* * * * * * * * * * * * * * * * * * * * * * * * * * * * * * * * * * * * * * * * * * * * * *
        My cover band

        HARD WORK BEATS TALENT WHEN TALENT DOESN'T WORK HARD

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        • #5
          Sometimes Exposure gigs do work out. This is a perfect example! you guys get radio time on a popular radio station and in return you do a few events for them that they sponosr. Win win for both I'd say. :thu:

          BTW the Frank Rizzo spot was aweome! Brings back memories. I was a huge jerky boys fan even before the album was released. - A friend of a friend got his hands on an uncensored bootleg tape... We just thought it was a bunch of really great prank calls. I didn't even know they called themselves the jerky boys until a few years later when I stumbled across the album in a record store and I though... Damn! They are making money off of this? WOW!
          www.ostrichhat.com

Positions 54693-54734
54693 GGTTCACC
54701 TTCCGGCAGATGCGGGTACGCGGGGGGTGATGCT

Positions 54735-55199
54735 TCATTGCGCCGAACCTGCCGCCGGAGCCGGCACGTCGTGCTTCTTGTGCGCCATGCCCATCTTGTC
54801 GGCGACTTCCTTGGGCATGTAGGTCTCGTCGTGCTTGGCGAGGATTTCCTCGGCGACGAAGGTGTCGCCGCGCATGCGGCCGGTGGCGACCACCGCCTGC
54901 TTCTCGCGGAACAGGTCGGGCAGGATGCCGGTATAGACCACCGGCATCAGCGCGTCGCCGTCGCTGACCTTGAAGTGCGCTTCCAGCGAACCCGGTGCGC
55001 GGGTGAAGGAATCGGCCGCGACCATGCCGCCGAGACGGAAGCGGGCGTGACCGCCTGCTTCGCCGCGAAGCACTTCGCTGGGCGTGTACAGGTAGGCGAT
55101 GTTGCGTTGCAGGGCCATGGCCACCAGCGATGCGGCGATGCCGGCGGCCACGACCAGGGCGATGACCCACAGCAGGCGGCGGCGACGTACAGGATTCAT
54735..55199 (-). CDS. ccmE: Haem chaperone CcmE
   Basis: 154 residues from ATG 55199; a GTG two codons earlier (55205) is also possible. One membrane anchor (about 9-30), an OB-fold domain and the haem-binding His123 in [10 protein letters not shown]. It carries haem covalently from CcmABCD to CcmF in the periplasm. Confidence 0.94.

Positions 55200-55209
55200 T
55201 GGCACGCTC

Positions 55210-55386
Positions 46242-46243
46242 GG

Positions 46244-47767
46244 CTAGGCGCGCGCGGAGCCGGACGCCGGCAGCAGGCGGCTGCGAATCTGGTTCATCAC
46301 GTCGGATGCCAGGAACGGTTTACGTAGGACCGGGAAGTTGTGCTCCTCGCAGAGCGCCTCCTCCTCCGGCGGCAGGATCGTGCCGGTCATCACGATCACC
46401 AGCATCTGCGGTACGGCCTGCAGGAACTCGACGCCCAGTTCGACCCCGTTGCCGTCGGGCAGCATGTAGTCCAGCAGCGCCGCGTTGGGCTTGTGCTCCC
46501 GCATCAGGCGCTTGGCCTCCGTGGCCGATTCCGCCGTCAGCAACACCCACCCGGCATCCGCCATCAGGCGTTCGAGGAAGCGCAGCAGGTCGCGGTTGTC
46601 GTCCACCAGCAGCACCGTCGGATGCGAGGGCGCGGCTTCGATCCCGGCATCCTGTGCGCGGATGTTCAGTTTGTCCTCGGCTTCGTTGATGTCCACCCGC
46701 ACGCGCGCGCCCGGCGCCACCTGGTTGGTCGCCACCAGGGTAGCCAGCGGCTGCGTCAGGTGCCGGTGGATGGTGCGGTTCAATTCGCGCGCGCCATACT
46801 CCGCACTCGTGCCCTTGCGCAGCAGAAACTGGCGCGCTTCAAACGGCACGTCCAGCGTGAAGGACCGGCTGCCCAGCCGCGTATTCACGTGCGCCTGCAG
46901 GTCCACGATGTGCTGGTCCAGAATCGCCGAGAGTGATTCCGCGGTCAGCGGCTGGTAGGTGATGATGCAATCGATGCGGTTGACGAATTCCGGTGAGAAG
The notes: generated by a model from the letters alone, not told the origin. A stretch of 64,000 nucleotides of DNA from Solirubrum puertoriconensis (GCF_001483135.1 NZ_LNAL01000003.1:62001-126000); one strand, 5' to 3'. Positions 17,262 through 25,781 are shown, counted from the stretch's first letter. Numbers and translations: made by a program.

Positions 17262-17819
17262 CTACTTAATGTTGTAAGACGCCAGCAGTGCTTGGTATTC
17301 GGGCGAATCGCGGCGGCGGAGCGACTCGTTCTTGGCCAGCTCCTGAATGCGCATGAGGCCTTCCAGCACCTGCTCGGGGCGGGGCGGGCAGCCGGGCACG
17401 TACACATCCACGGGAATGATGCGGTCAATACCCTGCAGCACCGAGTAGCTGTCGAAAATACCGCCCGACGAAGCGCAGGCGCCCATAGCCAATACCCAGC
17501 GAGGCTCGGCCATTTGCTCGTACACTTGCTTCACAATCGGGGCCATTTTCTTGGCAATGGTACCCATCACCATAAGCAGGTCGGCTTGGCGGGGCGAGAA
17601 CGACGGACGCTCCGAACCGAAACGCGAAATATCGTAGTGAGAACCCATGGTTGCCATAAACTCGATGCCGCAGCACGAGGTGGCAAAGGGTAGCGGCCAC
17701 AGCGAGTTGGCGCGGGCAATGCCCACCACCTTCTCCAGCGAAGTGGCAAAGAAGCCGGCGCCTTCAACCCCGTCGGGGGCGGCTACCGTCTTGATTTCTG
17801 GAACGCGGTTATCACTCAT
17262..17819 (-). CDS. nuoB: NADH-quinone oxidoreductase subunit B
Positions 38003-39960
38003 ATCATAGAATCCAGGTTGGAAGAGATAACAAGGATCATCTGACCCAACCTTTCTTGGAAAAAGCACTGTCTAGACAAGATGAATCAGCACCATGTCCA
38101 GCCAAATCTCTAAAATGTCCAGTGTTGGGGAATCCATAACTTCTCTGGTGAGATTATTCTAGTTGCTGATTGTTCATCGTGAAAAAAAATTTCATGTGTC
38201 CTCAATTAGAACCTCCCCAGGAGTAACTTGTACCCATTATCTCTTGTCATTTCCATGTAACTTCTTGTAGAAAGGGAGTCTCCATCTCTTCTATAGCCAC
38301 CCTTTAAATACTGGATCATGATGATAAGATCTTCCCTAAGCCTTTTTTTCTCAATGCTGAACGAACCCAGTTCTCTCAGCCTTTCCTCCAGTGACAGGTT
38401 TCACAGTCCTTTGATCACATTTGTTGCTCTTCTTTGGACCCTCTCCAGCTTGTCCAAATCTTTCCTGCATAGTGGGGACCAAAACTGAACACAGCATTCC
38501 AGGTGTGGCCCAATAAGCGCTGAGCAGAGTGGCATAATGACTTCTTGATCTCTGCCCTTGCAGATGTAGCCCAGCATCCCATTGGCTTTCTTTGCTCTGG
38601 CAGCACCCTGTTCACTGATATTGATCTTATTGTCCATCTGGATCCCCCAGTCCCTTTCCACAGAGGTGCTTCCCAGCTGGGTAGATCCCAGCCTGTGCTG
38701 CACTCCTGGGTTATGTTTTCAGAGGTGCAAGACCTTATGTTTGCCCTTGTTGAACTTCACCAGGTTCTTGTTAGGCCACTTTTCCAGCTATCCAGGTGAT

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          • #6
            Sometimes Exposure gigs do work out. This is a perfect example! you guys get radio time on a popular radio station and in return you do a few events for them that they sponosr. Win win for both I'd say. :thu:

            BTW the Frank Rizzo spot was aweome! Brings back memories. I was a huge jerky boys fan even before the album was released. - A friend of a friend got his hands on an uncensored bootleg tape... We just thought it was a bunch of really great prank calls. I didn't even know they called themselves the jerky boys until a few years later when I stumbled across the album in a record store and I though... Damn! They are making money off of this? WOW!